Commentary

Senate fails to curb gun violence; Burr, Tillis once again do the NRA’s bidding

Last night, the U.S. Senate failed for the umpteenth time to pass modest gun safety legislation. Sadly, both of North Carolina’s senators once again bowed to the pressure of the gun lobby.  In response, the good folks at North Carolinians Against Gun Violence issued the following statement:

NC Senators Vote Against Gun Background Checks, Keeping Terrorists from Buying Guns

On Monday, June 20, North Carolina’s two senators cast votes to help kill two amendments to reduce the dangers of gun violence.  Both Richard Burr and Tom Tillis voted against universal background checks for gun purchases and a measure to strictly limit guns sales to known terrorists.

“These were votes to keep the unacceptable status quo of gun laws,” said Becky Ceartas, director of North Carolinians Against Gun Violence [NCGV].  “It’s shocking that these harmful votes were cast in the wake of the worst mass shooting of our history in Orlando and, adding to the outrage, they came almost one year to the day since of the killings in the Charleston church.”

“In casting these votes, our senators showed their true colors.  They chose not to put safety of our families first, pushing that aside to demonstrate their loyalty to the gun lobby,” Ceartas said.  She pointed out that the National Rifle Association has given Sen. Tom Tillis $4,418,012 and contributed $805,219 to Sen. Richard Burr.

“Action must be taken.  It’s now up to Speaker Paul Ryan and the U.S. House of Representatives to vote on similar amendments for background checks and bans on terrorists seeking to buy guns.”

The House is scheduled to take a Fourth of July break at the end of this week.  Ceartas called for Rep. Ryan “to do the right thing and have the House vote on these life-saving measures.  The representatives want to go home and see families and work their districts over the Fourth, but now of all times, votes on these life-or-death measures must be a first priority.”

Four proposed gun measures were voted down Monday along party lines for the most part.  Sen. Christopher Murphy offered the proposal on background checks, and Sen. Diane Feinstein sponsored the amendment curtailing gun sales to known terrorists.  The other two amendments were one by Sen. Charles Grassley to allow certain psychiatric patients to buy guns on the day they are released from mental institutions; it also would allow military veterans suffering from mental illnesses to buy guns.  And Sen. Jon Cornyn’s proposal was to allow a suspected terrorist to buy guns unless the U.S. Attorney General could prove in court that the person had committed, or was about to commit, an act of terrorism. In addition, the gun applicant would have had the right to contest the evidence against him in court.  The amendment would have required these things to be done within five business days.

Senators Burr and Tillis voted for the Grassley and Cornyn amendments. “Their votes,” said Ceartas, “were a sad attempt to try and fool the American public into believing they were doing something about gun violence.  They weren’t.  They acted in bad faith and we will not let this stand.”

Commentary

WUNC story highlights Burr’s “pathetic” blockade of African-American judicial nominees

Richard Burr 2

Senator Richard Burr

G.K. Butterfield

Congressman G.K. Butterfield

Justice Timmons-Goodson.jpg

Patricia Timmons-Goodson

While the blockade of Supreme Court nominee Merrick Garland continues to draw well-deserved national headlines, the ongoing blockade of nominees to serve on the federal bench in North Carolina’s Eastern District (the longest such blockade in the country by four years) remains in the spotlight as well.

Reporter Jeff Tiberii of WUNC radio has the latest in a new story entitled “Judicial Seat in NC’s Eastern District Remains Vacant After More Than A Decade”:

“Eleven years ago, Mike Easley was North Carolina’s governor, the Carolina Hurricanes began with what would be a Stanley Cup season and Apple had yet to unveil the original iPhone to the public. And on December 31st, 2005, North Carolina Eastern District Judge Malcolm Howard assumed senior status, a form of semi-retirement granted to U.S. federal judges.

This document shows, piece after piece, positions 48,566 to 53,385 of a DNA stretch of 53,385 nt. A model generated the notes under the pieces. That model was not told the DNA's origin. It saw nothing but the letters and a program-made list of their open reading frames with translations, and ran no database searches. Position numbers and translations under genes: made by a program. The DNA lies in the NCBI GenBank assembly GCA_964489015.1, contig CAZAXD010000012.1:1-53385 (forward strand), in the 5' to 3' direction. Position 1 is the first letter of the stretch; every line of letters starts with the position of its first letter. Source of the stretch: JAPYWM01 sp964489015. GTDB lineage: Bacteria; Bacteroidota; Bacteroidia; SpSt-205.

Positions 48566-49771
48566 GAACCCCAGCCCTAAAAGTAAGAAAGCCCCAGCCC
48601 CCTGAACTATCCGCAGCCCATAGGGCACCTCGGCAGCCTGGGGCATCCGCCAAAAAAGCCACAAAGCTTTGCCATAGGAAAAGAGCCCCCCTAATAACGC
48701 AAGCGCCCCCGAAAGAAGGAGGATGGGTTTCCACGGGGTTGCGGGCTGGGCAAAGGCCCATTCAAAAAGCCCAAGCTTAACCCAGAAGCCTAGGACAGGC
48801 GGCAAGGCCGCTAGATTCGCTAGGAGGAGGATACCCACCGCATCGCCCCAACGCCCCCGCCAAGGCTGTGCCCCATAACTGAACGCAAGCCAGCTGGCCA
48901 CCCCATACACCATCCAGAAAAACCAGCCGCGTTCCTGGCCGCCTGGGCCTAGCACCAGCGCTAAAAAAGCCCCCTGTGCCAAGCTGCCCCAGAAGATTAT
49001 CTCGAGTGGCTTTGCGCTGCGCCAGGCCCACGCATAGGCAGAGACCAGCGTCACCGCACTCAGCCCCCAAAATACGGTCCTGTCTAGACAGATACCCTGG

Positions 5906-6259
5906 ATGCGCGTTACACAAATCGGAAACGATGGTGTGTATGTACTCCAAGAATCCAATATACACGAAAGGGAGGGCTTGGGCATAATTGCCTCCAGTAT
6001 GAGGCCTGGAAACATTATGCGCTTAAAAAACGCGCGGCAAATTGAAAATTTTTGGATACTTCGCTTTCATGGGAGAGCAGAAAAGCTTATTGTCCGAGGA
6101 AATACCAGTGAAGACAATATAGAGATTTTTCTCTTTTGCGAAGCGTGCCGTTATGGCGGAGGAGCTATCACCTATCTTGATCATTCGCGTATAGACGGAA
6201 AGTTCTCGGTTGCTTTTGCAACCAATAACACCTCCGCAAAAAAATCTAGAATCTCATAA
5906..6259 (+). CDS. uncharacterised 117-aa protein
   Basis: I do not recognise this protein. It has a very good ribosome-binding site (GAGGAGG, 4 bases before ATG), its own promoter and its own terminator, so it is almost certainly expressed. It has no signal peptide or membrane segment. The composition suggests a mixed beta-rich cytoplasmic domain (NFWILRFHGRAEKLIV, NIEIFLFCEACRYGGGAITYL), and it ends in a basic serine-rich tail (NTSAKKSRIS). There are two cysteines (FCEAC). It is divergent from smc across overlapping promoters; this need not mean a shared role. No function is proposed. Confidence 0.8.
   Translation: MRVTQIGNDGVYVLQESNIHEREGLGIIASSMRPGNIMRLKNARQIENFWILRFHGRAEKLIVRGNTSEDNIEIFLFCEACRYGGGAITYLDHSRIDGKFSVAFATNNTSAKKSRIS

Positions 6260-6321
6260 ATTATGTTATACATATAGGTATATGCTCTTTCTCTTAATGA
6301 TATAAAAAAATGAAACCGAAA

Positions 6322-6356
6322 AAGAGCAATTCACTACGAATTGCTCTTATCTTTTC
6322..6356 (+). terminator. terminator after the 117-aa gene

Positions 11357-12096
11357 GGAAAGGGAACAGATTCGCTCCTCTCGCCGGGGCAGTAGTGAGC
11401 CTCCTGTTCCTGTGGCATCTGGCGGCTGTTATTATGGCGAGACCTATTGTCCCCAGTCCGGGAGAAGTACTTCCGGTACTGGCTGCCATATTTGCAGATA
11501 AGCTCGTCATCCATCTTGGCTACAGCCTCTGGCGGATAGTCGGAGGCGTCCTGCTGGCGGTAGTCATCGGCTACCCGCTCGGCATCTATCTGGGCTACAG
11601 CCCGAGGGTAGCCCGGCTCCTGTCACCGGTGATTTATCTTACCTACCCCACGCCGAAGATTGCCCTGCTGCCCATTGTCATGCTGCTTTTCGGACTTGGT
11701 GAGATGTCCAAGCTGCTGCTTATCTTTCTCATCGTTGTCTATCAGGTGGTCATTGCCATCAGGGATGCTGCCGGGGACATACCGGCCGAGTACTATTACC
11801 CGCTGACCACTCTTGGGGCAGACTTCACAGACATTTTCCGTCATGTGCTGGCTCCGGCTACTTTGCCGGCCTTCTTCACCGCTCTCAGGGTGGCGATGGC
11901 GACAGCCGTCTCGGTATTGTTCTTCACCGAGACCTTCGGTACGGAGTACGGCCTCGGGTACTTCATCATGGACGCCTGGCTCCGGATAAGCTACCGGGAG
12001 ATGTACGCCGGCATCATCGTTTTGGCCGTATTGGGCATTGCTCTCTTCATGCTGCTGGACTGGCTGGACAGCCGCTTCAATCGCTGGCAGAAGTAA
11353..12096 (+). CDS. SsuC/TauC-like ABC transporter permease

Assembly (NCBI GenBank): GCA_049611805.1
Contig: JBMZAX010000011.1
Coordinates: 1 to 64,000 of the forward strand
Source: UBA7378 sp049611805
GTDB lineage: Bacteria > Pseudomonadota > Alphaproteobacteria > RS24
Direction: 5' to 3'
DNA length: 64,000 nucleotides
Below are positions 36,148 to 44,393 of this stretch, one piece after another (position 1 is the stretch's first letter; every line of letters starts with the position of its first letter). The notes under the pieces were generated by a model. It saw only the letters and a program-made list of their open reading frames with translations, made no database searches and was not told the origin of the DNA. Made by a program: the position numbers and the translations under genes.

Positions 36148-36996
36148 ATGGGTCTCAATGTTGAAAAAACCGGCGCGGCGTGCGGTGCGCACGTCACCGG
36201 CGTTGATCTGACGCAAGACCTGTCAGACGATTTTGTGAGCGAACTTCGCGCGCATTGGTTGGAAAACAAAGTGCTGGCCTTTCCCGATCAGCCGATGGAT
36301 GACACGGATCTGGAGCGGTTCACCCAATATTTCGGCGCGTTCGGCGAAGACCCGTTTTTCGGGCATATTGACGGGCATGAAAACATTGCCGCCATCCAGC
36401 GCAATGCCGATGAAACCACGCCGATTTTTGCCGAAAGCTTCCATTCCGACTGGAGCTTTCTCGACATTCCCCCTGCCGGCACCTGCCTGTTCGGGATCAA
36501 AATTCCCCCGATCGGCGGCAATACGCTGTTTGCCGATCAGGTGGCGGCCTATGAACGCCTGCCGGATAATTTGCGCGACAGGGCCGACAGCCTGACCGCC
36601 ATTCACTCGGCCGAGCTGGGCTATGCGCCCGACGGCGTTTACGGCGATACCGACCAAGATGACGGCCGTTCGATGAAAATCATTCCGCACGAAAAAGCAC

Since then, Howard’s vacancy has yet to be filled.

‘That vacancy has remained open for 3,800 days,’ University of Richmond Law Professor Carl Tobias said. ‘It isn’t funny for the judges of the Eastern District or the people who live there, or the two nominees who have not been confirmed. So, I guess it’s just pathetic is what it is.'”

As has been the case for years, Senator Richard Burr — the man personally responsible for the blockade — gave an incomprehensible explanation for his action. After stating that the matter is not an emergency (despite the fact that the Administrative Office of the U.S. Courts officially labeled it a “judicial emergency” years ago) Burr dismissed President Obama’s latest effort to nominate a judge (former North Carolina Supreme Court Justice Patricia Timmons-Goodson) out of hand:

“To make a nomination right now is overtly political … there has never been district court judges nominated this late, who got consideration from the U.S. Senate,” Burr added.

But, of course, Obama has been trying to fill the position for almost his entire presidency and Burr has blocked those efforts (as arcane Senate rules give him the right to do) the entire time. What’s perhaps most striking and troubling about all of this are the racial overtones. Both of Obama’s nominees have been African-American and the Eastern District (which has a higher percentage of African-American residents than any other section of the state) has never had a black judge in its entire history. Here’s Tiberii’s conclusion:

“‘It’s certainly political, we all know that,’ said Democratic U.S. Rep. G.K. Butterfield, whose district extends from Durham to Elizabeth City to New Bern. ‘It smells of racism.’

Like Timmons-Goodson, Butterfield is African-American. And he points out the Eastern District has never had an African-American judge on the bench.

‘The judiciary must be a diverse institution,’ he said. ‘We cannot have an all-white federal district court in the Eastern District of North Carolina that is 35 percent African-American. That is unacceptable.’

For Butterfield, it’s about race. Burr cites politics. And other observers say it’s well beyond time to fill the void.”

Commentary

Even Richard Burr is now openly criticizing HB2

Richard Burr 2It would appear that recent poll numbers and the increasingly formidable challenge that he is facing from Democratic Party nominee Deborah Ross are forcing Senator Richard Burr to break with Gov. McCrory and state legislative leaders.